13. a. through his concern, as a parent: not wanting from them, but for them with a tough love allowing for disappointment
b. He wants the best for them and grieves that they may not be living the lives they should – still committed to sin
c. By pointing out Christ’s strength, not his own. By encouraging them to examine themselves. Not for proof of Paul, but for proof of Christ in them – for the truth
14. Too often we aim to be better than most, not perfection. We talk more than listen. We divide to show how we are better or more knowledgeable and we live with confrontation and division, not peace. Way better!
I love Paul’s response to the demand for proof of his authenticity. I’m reading and interesting book called Money Ball about how the advent of computers and statistics is changing the way baseball is managed, at least in some clubs. You might think at first that book is way in left field compared to what we are studying with Paul (get it: left field). But, here is the deal. Baseball has always had stats and teams paid attention to them. They paid attention to how fast someone could run a fifty yard dash. How fast someone could throw a fast ball. The players batting average or RBIs. But what the book talks about was a focus only on the stats that make a difference in correlation to the actual desired outcome: scoring more points than the other team.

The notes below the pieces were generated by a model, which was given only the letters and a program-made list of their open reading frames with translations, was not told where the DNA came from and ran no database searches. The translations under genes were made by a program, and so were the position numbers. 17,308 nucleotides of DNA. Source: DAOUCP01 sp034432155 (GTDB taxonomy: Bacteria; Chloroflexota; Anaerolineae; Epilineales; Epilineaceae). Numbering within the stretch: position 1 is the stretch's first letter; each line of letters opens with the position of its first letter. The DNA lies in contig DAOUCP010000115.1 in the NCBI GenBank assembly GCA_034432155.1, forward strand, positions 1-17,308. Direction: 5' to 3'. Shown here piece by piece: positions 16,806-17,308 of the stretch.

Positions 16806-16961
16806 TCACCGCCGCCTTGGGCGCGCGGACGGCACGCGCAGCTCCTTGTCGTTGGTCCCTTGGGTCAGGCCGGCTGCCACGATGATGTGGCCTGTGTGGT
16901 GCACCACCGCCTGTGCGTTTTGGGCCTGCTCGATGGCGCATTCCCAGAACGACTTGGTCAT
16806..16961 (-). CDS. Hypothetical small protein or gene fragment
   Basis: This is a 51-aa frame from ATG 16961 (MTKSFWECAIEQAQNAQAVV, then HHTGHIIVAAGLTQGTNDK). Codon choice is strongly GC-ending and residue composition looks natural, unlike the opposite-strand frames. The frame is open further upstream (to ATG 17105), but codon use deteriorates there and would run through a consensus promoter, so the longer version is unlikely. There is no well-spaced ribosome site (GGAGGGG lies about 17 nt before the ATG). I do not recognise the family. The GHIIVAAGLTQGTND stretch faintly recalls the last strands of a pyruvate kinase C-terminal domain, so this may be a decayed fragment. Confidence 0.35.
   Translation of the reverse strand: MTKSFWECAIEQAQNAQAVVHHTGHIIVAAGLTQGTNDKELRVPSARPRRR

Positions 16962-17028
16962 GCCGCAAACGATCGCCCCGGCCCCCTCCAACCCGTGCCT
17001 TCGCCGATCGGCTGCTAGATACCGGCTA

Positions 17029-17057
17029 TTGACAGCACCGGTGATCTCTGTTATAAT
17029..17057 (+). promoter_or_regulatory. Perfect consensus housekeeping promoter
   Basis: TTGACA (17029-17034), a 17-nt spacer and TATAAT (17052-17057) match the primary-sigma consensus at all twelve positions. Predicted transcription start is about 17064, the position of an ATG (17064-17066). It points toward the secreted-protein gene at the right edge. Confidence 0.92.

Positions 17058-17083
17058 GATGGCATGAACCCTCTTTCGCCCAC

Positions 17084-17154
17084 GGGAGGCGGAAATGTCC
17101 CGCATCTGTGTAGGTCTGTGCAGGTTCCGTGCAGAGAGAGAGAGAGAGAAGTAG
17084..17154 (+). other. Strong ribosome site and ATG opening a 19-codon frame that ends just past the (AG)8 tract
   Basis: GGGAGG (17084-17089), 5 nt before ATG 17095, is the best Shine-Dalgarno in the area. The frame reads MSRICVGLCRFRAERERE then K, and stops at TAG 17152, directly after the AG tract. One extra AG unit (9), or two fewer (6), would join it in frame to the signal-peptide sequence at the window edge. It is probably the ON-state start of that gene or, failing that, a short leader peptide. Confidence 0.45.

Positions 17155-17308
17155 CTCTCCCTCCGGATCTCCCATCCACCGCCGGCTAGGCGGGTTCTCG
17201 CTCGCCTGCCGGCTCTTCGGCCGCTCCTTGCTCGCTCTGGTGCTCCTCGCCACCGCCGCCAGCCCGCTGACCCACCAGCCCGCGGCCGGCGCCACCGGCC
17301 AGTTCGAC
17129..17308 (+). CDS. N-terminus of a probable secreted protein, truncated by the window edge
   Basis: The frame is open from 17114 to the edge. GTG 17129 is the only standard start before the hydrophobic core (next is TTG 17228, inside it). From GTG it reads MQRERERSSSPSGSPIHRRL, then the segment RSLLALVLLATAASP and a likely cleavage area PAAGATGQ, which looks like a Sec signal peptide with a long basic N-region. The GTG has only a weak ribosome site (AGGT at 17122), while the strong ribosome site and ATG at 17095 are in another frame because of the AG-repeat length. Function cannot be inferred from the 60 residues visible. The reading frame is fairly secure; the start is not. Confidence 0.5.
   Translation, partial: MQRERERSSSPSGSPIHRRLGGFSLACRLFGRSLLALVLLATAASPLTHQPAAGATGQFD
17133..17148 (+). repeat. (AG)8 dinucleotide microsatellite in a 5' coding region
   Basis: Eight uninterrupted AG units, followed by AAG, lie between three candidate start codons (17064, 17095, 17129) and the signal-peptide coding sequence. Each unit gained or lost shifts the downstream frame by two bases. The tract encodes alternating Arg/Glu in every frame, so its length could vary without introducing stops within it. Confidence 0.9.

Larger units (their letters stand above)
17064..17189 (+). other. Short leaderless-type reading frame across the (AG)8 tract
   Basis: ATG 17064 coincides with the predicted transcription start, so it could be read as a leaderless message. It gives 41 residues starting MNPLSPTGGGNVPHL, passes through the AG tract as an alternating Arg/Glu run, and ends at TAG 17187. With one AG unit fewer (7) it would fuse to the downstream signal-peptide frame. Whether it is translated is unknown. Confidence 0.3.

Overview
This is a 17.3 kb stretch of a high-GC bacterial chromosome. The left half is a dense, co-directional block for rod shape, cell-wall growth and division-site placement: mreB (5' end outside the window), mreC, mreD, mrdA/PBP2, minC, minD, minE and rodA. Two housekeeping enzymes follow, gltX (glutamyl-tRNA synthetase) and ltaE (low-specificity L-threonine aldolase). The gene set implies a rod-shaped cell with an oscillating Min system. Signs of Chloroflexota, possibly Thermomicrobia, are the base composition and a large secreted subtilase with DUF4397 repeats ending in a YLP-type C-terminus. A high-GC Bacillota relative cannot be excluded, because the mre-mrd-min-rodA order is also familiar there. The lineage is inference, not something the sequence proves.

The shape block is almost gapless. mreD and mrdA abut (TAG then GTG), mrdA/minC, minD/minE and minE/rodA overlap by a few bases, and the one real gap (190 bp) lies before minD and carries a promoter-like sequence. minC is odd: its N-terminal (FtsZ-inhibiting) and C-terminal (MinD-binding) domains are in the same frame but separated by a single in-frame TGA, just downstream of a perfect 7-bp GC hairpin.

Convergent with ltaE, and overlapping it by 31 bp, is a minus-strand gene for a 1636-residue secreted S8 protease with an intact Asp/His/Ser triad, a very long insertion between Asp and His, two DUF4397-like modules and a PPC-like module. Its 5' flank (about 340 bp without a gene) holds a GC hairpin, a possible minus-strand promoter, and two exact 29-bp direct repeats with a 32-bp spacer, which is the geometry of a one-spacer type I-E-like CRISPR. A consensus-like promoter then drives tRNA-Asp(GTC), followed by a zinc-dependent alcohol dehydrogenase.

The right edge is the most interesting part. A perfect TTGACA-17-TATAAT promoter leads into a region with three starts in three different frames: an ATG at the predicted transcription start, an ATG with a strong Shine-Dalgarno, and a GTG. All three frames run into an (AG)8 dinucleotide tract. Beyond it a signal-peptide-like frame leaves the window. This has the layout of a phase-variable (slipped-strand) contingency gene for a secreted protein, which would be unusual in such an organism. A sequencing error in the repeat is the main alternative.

Paul took the same approach. You want proof? OK, forget all the letters and credentials and degrees and measurements of height and who has the best hair. What is our real desired outcome? To see Christ in your life, saving you, changing you, making a difference. Did you get that? Good, then there you go.
But we do the same things in our churches. Our food ministry measures how many pounds of food we deliver, not how many people that has given us an opportunity to talk with about God. Our youth pastors are recognized for how many hours of service projects they coordinate, not how much of a difference they are making in teaching youth how to stay connected to the church and to serve from the heart. I work in management so I understand the purpose of objective measurements, but, like the Corinthians, I think we can get so focused on the measurements that we lose sight of the real desired outcome.